It’s official, fall is here. Days are beginning to get shorter, the morning air just a bit cooler and water temperatures continue to edge towards the 70s. These are all great signs for some of the best fishing of the year.
If you’re a shallow water fisherman this is the time to get out on the water. As water temperatures cool, look for the flats fishing to heat up – big time. Trout fishing will start to take off as the bigger fish move into shallow water areas and backcountry, staging up around potholes around the grass flats. My bait of choice will be Cajun Thunder Back Bay floats matched with a medium-sized whitebait that’s hooked with a No. 1 Daiichi or the all new Ohero Trident hook. Since bait has been a bit small lately, using the No. 1 circle hook is very important.
Snook fishing will also begin to take off as we see most fish head towards the flats and backcountry areas. There’s nothing better than free-lined, frisky whitebait suspended under a deep mangrove line. Snook are ambush feeders so finding areas with good cover and/or good tidal flow are good tactics for catching them.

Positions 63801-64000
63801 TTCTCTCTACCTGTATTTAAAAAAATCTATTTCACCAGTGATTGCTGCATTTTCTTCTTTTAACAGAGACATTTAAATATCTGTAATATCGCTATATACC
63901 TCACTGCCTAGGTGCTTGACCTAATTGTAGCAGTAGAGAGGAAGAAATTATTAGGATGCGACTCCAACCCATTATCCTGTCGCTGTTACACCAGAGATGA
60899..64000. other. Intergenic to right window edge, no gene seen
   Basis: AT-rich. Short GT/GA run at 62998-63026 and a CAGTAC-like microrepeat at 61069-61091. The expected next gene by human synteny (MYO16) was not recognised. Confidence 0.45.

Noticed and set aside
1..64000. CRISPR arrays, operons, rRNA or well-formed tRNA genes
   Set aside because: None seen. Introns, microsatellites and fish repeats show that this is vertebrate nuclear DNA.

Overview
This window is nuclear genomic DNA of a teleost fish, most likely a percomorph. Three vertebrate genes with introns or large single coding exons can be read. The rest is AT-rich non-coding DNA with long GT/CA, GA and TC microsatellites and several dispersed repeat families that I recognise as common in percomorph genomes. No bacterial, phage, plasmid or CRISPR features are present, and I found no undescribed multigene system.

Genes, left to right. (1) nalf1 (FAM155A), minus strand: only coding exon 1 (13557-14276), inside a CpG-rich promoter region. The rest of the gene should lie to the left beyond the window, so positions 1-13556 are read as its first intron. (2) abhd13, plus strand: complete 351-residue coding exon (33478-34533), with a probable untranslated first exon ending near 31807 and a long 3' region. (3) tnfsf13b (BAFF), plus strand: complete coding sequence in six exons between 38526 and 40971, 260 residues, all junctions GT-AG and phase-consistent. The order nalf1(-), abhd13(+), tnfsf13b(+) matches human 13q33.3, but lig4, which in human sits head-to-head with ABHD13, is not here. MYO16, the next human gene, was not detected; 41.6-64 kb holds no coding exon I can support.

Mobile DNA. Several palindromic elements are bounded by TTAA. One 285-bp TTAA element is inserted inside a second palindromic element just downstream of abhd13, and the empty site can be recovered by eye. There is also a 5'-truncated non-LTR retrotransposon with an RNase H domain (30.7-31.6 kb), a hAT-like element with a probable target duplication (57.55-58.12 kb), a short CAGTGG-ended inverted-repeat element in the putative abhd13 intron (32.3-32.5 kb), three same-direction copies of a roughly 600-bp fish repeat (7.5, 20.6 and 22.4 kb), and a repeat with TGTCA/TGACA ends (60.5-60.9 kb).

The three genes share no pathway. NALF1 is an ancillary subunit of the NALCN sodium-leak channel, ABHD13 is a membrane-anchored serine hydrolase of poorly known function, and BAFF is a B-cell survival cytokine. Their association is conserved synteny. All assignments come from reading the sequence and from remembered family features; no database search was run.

Don’t forget that red fishing will continue to be strong through month’s end. Schools will continue to be around, milling the flats along South Shore. Key on moving water and activity on the surface. Fishing the big schools of mullet is always a great way to find big reds.
If you’re looking to throw some artificial bait, I’ve found a new bait that’s really made a difference: the Z-man chatter bait. If live bait is your preference, you can catch reds with a number of baits. Shrimp and greenbacks are my top picks but don’t rule out some cut pinfish. They’re suckers for cut bait.
Tampa Bay is also a great spot to fish for grouper, mangrove snapper and many other species. Grouper have been biting well around the wrecks and reefs that litter the edges of Tampa Bay lately. Fishing these spots used to be more difficult but with the new chats and GPS technology, finding a great grouper spot inside the bay is a lot easier.
My Lowrance HDS 12 is updated with just about every wreck in the area and its sonar always provides pinpoint accuracy. You’ll find that many other species will be mixed in with grouper since just about every fish likes structure of some type. You can expect to catch mangrove snapper, mackerel running the surface and, every once in a while, big cobia roaming these same areas – so make sure and bring the right tackle for the job.
You never know what you’ll catch in Tampa Bay.
Jason Prieto is one of three Ruskin-based fishing guides and charter captains who share this column. He can be reached at (813) 727-9890 or firstname.lastname@example.org.